The solution to big money is two-fold. First, we need mass voter participation. The path is simple: Eliminate unnecessary barriers to voting, shift the burden of registration off of people and onto the government and expand nonpartisan mobilization efforts. But that won’t be enough as long as donors rule democracy. So we should broaden the donor pool with a vibrant public financing system. Evidence from New York suggests that a donor-matching system could increase the diversity of the donor pool, further bolstering democracy. Demos has profiled a number of candidates that fight for working class and non-white Americans but were massively out-raised by their opponents, and showed how small donor democracy would boost their chances of winning. Candidate Eric Adams, when commenting on the New York public matching system noted that, “a large number of people who contribute to my campaign have never contributed to a campaign before.” A world in which big donors are less powerful is a world where average Americans have more of a say in politics.- Ole Hendrickson writes about the absurdity of austerity as a philosophical foundation for public policy. And Bruce Johnstone notes that the Cons' austerian economic plan is failing by all standards - including the Cons' own arbitrary measures of fiscal management.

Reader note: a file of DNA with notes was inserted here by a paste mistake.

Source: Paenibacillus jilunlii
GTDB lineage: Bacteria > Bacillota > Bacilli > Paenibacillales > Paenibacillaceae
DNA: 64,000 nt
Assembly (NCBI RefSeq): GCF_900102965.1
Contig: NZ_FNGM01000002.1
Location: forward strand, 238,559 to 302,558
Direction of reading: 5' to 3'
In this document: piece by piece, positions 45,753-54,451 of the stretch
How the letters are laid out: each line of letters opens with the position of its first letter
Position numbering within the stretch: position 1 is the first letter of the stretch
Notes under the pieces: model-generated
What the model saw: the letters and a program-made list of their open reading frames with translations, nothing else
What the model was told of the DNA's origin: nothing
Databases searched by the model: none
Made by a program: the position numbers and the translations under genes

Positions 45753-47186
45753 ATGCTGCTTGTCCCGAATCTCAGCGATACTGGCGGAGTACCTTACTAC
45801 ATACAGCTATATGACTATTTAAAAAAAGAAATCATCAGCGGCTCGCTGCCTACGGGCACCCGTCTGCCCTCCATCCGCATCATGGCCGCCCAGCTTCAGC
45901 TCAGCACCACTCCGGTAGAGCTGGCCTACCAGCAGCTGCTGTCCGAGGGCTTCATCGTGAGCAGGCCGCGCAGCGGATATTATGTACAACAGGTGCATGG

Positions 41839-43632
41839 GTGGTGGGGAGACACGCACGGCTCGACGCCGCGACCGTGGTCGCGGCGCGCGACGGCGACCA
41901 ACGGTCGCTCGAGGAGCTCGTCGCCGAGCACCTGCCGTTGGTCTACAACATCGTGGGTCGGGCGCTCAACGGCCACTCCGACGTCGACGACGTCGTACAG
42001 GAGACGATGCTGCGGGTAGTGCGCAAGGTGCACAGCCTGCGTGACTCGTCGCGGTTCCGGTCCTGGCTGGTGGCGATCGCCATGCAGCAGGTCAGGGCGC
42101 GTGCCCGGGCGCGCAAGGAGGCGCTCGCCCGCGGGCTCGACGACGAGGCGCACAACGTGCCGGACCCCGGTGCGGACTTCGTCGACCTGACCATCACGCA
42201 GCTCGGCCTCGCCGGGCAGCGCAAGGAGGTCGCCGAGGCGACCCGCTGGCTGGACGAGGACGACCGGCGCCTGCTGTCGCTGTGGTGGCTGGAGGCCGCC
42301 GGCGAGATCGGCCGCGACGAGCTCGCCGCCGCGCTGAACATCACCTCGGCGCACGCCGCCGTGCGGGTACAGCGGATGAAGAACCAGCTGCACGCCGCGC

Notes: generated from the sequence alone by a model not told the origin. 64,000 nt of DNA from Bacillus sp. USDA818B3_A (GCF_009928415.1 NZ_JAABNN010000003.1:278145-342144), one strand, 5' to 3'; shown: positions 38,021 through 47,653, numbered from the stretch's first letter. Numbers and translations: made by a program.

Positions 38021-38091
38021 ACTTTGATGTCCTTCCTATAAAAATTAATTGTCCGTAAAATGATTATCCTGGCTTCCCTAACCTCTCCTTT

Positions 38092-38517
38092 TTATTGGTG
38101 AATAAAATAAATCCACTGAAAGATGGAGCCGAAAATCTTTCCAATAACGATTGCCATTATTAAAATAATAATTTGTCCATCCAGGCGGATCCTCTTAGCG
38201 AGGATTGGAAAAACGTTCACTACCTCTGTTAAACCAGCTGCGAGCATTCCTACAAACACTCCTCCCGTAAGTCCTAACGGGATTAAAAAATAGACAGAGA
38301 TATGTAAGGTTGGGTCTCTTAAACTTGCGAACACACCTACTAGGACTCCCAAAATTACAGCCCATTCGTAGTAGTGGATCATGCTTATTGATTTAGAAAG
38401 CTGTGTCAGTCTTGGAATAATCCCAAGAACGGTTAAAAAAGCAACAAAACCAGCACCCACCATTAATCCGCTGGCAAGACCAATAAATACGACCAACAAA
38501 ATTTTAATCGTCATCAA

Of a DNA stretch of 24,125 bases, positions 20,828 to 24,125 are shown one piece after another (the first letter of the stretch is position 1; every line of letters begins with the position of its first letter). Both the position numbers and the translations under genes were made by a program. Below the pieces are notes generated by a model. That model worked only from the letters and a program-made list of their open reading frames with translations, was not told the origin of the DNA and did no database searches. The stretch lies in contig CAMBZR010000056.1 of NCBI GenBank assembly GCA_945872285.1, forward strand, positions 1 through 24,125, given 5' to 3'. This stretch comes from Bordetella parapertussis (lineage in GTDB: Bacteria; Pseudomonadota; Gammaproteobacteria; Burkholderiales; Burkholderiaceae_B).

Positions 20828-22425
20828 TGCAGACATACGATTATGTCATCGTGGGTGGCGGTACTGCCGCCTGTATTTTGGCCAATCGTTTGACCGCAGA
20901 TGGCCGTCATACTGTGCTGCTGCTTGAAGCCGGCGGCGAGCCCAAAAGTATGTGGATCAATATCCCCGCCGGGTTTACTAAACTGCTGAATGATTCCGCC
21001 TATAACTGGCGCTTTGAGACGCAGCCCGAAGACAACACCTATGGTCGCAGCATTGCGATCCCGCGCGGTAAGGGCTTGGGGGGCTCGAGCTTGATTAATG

- Shawn Fraser discusses Regina's first count of its homeless residents, while summarizing a few of the policies needed to ensure that they can find the housing they need. And Justin Miller offers an abominable example of how social support systems are set up to punish the poor, as a Michigan mother was cut off welfare due to her daughter's brain cancer which kept her out of school.